Q. HOW CAN I purchase a copy of the magazine?

A. You can purchase your own printed copy of the magazine here.

Q. Why is it that price?

A. As a reminder, there is no profit being made from printed magazine sales. The digital version of the magazine is free to be more accessible to folks. A printed copy is for those who would like to invest in a tangible version of the publication. The production is through a third party printer, Mag Cloud, so all production printing fees go straight to them to create the magazine. No one from the Brown Papaya team receives any profit.

Q. I have questions regarding shipping!

A. The printing company, Mag Cloud, takes care of shipping products to customers. If you have any questions regarding their website, shipping/handling, etc. please contact Mag Cloud’s Help page here.

Q. HOW CAN I support & DONATE?

A. At this time, we are only accepting donations through the Venmo app. You can send donations to @unconventionalbliss with the caption "brown papaya". Thank you for your support!


A. All donations will be used only for the Brown Papaya project purposes. There is a monthly fee to keep the website running, a monthly fee for Adobe design software to create the magazine itself, and a fee to own the domain name. All donations will never be for profit, only to be used for making sure Brown Papaya is free and accessible to everyone.

Q. were these photos edited?

A. Yes, our photo editor, Vianca Natividad, edited the photos you see throughout Brown Papaya to bring them to their highest potential. She added contrast, saturation, negated reflected colors from surrounding backgrounds (nature, clothes) by adding in the opposite color to neutralize (ie. Add red to skin to negate green cast), sharpened/masked to accentuate focus since cameras pick up everything, added light or shadow when lighting conditions were really harsh. She adjusted tone curve in order to give more contrast, faded shadows to soften the overall look, and added tonal highlights/shadows (blue shadows, yellow highlights normally) to normalize the color grade. This is because most photos were taken in raw format that capture very flat images in order to protect highlights and shadows (gives us more dynamic range). If we don't add back in contrast, etc. it will look "naked" and not even what the scene looked like in real life. The most important thing was fixing color casts since those are not things we see in reality, it is just camera science. In general, every edit was done to reflect each person as they appear in real life, and not to fix any "flaws," because these babes don't have any!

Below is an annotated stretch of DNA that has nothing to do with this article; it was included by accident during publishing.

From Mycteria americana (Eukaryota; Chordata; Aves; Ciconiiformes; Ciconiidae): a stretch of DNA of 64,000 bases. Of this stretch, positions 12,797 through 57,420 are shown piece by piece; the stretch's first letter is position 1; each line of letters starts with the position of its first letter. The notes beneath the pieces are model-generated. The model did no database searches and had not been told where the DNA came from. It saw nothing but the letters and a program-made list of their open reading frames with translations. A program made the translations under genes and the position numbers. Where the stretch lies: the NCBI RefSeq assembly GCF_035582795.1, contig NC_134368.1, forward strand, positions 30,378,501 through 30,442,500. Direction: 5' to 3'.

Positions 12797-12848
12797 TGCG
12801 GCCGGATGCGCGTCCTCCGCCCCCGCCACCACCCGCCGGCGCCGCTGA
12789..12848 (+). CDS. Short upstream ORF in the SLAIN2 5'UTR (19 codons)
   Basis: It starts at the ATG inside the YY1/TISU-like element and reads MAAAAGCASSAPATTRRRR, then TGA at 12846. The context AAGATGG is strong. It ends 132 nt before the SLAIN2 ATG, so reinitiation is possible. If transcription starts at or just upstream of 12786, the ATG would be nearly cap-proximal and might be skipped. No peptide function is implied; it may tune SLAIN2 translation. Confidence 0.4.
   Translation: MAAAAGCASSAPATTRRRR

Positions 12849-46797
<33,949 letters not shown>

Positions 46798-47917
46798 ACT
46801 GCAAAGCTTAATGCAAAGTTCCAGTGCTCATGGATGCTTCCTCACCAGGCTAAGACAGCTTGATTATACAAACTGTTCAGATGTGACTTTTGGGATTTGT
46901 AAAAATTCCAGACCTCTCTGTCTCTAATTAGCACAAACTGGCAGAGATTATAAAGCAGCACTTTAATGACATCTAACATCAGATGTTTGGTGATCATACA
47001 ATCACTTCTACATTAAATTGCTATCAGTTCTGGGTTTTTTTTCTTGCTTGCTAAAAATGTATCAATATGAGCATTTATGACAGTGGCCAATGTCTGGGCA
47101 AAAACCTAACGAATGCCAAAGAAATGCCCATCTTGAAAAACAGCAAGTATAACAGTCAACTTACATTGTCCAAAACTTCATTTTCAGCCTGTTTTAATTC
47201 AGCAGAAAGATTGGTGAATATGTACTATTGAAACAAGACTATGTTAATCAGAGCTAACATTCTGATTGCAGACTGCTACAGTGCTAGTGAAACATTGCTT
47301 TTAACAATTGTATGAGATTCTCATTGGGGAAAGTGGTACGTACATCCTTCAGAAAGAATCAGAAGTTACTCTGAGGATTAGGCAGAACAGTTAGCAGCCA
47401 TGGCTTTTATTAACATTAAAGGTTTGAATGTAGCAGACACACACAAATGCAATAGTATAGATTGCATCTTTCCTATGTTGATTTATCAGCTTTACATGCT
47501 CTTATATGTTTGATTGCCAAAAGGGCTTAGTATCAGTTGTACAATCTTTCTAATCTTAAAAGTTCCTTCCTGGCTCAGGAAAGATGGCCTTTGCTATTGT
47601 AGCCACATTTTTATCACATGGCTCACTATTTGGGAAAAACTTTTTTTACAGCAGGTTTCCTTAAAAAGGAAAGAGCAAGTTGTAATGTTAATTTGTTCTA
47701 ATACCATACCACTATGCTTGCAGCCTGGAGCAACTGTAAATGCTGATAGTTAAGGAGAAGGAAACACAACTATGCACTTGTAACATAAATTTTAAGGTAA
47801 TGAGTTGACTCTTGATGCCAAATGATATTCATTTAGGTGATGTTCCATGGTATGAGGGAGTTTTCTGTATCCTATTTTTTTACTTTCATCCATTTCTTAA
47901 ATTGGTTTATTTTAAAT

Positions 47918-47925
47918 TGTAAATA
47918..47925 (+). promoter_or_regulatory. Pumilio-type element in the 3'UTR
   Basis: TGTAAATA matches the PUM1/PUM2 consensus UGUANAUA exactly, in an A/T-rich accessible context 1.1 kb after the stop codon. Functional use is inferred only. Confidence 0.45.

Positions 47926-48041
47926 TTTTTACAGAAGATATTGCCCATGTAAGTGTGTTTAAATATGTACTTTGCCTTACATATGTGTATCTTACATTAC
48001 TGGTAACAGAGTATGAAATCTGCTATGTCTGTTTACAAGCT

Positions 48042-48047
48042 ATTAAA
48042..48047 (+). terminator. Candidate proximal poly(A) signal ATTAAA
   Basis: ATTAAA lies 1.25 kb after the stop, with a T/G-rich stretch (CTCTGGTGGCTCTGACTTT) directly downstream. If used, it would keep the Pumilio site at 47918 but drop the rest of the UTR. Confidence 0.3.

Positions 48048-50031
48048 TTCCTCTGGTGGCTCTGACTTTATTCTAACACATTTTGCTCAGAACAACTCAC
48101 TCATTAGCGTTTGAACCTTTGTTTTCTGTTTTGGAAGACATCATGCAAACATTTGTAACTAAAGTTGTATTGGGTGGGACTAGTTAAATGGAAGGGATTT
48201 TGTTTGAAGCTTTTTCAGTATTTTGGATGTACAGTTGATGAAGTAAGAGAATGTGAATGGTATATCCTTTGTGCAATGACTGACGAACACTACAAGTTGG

A. Throughout Brown Papaya you'll notice the letter "x" in words like "Filipinx" and "womxn". Why use the "x"? By replacing the "a" with an "x", we protest the idea that "woman" is a subset of "man". We are claiming our independence, our own identities.

The spelling of "womxn" with an "x" has evolved throughout feminist history. It actually started with the letter "y", however its origins were not inclusive of the transgender community.

This spelling was first used in 1975 for the WoLF Creek Womyn's Festival and the Michigan Womyn's Music Festival in 1976, but attendees could only be "womyn-born-womyn" (cisgender womxn, or womxn who were assigned female at birth). Allowing only cisgender womxn excluded transgender womxn, or womxn who were assigned male at birth. The prominent use of "womyn" by white feminists and the resultant exclusion of womxn of other intersections led to a shift toward the more inclusive “womxn”.

The spelling of "womxn" with an "x" is a more inclusive term for all womxn. The "x" is open, a space for those who may be genderfluid, non-binary, trans womxn, womxn of color, or identify in ways "woman" does not resonate.

The expansiveness of the "x" is intended in the use of "Filipinx" as a communal term instead of the gendered use of "Filipino" or "Filipina". Contemporary Filipinx American culture often erases LGBTQIA+ identities, so the use of "x" is a space to name themselves.

The interviews in Brown Papaya span the use of "Filipino", "Filipina" and "Filipinx" as each individual has their own experiences and relationships to these terms. "Filipinx" is based on a Western understanding of gender, and in this project, a majority of the participants are referring to Filipinx American culture. In the end "Filipinx" is left open, and does not dictate anyone's identity, so folks can still identify themselves as Filipinx, Filipino, or Filipina.

Editor: Gilbert Gammad